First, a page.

7. Apparatus according to claim 5, characterized by the fact that the nominal phase shift (DP) is set to a value of not more than:
where TX designates said extinction ratio.
8. A system according to claim 5, characterized by the fact that the phase shift (DP) is set so as to impart a value greater than 0.66 to a spectrum modulation index ##EQU6## where TX designates said extinction ratio.
9. A system according to claim 6, characterized by the fact that said encoder-transmitter includes:
a light source (SG) for supplying said carrier wave;
an encoder (28) for receiving said input sequence (T) and for supplying a reference phase (D) and a reference attenuation (A) for the wave;
a combiner circuit (30) performing two distinct combinations of said reference attenuation and of said reference phase; and
an electro-absorption modulator comprising two segments (SD, SA) controlled respectively by said two combinations so as to impart said constant intensity and said constant phase to said optical wave during each of said input groups of bits.
The present invention relates to transmitting data by modulating a carrier wave. The term "wave" is used herein to designate any oscillatory phenomenon propagating along a wire, in a waveguide, or through empty space, for example. The invention applies in particular to the case when the carrier wave is a light wave guided by an optical fiber.
In systems providing such transmission, it is desirable to reduce the spectrum width of the signal, i.e. the spectrum bandwidth occupied by the signal to be transmitted, to as narrow a width as possible without increasing the transmission error rate to a problematic extent. In particular, reduced spectrum width can make it possible to increase the number of transmission spectrum channels carried by the same wave.
A known "duobinary" encoding method can be used to achieve the above-mentioned reduction. It is particularly applicable to transmission systems in which the carrier wave is a light wave guided by an optical fiber.
In that case, reducing the spectrum bandwidth of the signal is especially desirable because optical fibers often exhibit chromatic dispersion and because such dispersion deforms the transmitted signal, which deformation increases with increasing signal spectrum width, and thus increases the error rate.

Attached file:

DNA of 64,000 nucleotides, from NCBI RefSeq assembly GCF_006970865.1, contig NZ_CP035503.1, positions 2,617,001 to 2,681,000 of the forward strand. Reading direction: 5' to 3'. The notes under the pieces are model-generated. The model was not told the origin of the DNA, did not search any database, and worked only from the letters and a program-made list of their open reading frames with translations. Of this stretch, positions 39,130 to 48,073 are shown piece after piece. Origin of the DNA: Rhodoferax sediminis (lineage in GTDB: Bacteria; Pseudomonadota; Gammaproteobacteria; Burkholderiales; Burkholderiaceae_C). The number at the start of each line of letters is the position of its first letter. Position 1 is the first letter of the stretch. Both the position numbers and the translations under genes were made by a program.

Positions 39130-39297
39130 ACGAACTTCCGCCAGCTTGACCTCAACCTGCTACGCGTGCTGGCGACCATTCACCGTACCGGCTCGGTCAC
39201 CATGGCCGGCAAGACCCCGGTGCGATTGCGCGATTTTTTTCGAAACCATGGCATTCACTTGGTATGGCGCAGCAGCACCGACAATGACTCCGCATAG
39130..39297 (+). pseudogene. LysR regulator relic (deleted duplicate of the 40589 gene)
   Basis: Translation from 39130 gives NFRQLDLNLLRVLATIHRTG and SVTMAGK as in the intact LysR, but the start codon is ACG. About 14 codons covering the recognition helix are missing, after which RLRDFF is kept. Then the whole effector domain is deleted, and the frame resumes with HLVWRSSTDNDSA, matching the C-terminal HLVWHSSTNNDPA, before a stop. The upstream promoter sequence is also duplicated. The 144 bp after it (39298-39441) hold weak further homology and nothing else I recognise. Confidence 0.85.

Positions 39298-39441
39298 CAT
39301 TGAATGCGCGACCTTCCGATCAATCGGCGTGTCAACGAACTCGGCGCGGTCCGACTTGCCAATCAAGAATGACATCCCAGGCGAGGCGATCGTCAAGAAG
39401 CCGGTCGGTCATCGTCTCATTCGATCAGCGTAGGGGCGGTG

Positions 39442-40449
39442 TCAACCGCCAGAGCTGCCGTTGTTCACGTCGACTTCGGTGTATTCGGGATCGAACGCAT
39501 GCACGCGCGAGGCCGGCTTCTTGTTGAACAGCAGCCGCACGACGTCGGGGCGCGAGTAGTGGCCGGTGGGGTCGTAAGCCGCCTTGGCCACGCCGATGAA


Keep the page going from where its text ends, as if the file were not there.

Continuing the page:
An improved example of that encoding method has been proposed, and it is particularly advantageous when the carrier wave is a light wave guided by an optical fiber because it enables the intensity of the carrier wave to be given two values only. That improved example may be referred to as "phase inversion duobinary" encoding. It causes the carrier wave to have an intensity and a phase that are substantially constant during each of the groups of zero bits or of one bits making up the input signal, each group of zero bits extending between two one bits and being constituted by at least one zero bit and no one bits, and each group of one bits extending between two zero bits and being constituted by at least one one bit and no zero bits. Said intensity is equal to a nominal intensity during the groups of one bits. During the groups of zero bits, it is equal to the quotient of the nominal intensity divided by an extinction ratio TX which it is desirable to make as large as possible. Said phase constitutes a reference phase during the groups of zero bits, and it has a phase shift relative to the reference phase during the groups of one bits. This shift is associated with the group. The sign of shift is reversed between two consecutive groups of one bits when and only when the group of zero bits separating the two groups of one bits comprises an odd number of bits. And its amplitude is set so as to be equal to about 90 degrees.
This set value is inherent to the code. According to the known theory that was used to develop the code, when two consecutive groups of one bits are separated from each other by an odd number of bit periods, the looked-for reduction in the spectrum width of the signal is obtained and results from the combination of two facts. The first fact is that, during the two groups of one bits, a modulation factor affecting the field of the carrier wave has two mutually symmetrical values such as 1 and -1. The second fact is that a cumulative phase shift of 2×90=180 degrees of the carrier wave between the two groups makes it possible to give two such symmetrical values to the modulation factor while giving the same value to the intensity of the carrier wave throughout all of the groups of one bits.